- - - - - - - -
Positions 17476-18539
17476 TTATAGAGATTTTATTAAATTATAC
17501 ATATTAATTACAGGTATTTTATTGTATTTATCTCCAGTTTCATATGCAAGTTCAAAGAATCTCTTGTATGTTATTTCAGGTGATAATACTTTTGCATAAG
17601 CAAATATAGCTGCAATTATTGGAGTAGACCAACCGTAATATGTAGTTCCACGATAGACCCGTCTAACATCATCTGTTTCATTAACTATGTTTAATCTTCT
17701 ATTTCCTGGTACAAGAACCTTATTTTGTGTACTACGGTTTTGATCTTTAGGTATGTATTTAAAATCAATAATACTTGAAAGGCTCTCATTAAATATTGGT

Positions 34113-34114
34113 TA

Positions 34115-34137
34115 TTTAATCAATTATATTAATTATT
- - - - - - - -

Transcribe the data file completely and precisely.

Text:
Positions 17476-18539
17476 TTATAGAGATTTTATTAAATTATAC
17501 ATATTAATTACAGGTATTTTATTGTATTTATCTCCAGTTTCATATGCAAGTTCAAAGAATCTCTTGTATGTTATTTCAGGTGATAATACTTTTGCATAAG
17601 CAAATATAGCTGCAATTATTGGAGTAGACCAACCGTAATATGTAGTTCCACGATAGACCCGTCTAACATCATCTGTTTCATTAACTATGTTTAATCTTCT
17701 ATTTCCTGGTACAAGAACCTTATTTTGTGTACTACGGTTTTGATCTTTAGGTATGTATTTAAAATCAATAATACTTGAAAGGCTCTCATTAAATATTGGT

Positions 34113-34114
34113 TA

Positions 34115-34137
34115 TTTAATCAATTATATTAATTATT